Major Xerox investor sues to block takeover by Fujifilm

web_photo_Xerox_14022018

FILE PHOTO: The Fuji Xerox logo is seen on a photocopier in this illustration photo January 19, 2018.

FILE PHOTO: The Fuji Xerox logo is seen on a photocopier in this illustration photo January 19, 2018.

web_photo_Xerox_14022018

FILE PHOTO: The Fuji Xerox logo is seen on a photocopier in this illustration photo January 19, 2018.

FILE PHOTO: The Fuji Xerox logo is seen on a photocopier in this illustration photo January 19, 2018.

NEW YORK - One of Xerox&39;s biggest shareholders filed suit to challenge the US photocopier and printer maker&39;s planned takeover by Japanese technology firm Fujifilm.

Darwin Deason who along with Carl Icahn controls 15.2 percent of Xerox shares, filed suit against Xerox and Fujifilm on Tuesday, alleging fraud.

Xerox said the allegations are "without merit" and that it will "vigorously defend itself."

Under the planned deal, Xerox would be absorbed by an existing joint venture known as Fuji Xerox, falling under the control of Fujifilm, which until now held a 75 percent stake in the joint venture.

After the transaction is completed, Fujifilm would hold 50.1 percent of Fuji Xerox, compared with 49.9 percent for current Xerox shareholders, who also would receive a special cash dividend of $2.5 billion.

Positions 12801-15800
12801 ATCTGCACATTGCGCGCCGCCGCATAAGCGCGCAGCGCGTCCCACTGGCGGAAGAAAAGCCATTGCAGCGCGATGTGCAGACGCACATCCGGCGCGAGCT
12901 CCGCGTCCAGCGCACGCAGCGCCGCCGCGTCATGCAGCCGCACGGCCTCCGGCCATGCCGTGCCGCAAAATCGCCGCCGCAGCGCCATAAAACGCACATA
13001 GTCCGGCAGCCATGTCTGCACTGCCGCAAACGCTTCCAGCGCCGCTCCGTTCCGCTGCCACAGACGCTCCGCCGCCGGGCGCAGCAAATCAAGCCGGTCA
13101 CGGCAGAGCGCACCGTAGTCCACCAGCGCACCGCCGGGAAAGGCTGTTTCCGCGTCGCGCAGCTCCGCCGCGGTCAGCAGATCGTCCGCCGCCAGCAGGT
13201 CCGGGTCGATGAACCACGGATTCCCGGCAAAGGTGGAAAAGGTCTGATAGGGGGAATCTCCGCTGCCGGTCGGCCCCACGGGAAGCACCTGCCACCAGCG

The Xerox board pushed for this deal even though, Deason said, it is not in the interest of the company or its shareholders. 

The 77-year-old billionaire also said Xerox made a secret deal in 2001, allowing Fujifilm to exit the Fuji Xerox joint venture if Xerox were taken over by any investor other than the Japanese firm.

Deason argues this clause prevented the Xerox board from seeking another buyer and this in turn harmed the company&39;s shareholders.

Xerox said the suit was groundless.

"After having considered all strategic alternatives available to the company, Xerox&39;s Board of Directors remains steadfast in its belief that the combination with Fuji Xerox is the best path to create value for the company and its shareholders," the company said in a statement.

"It is unfortunate that Mr. Deason is seeking to interfere with Xerox shareholders&39; right to decide and is relying on meritless legal claims. Xerox has fully disclosed the joint venture agreements, and the company will respond to Mr. Deason&39;s legal claims through the appropriate legal channels in due course."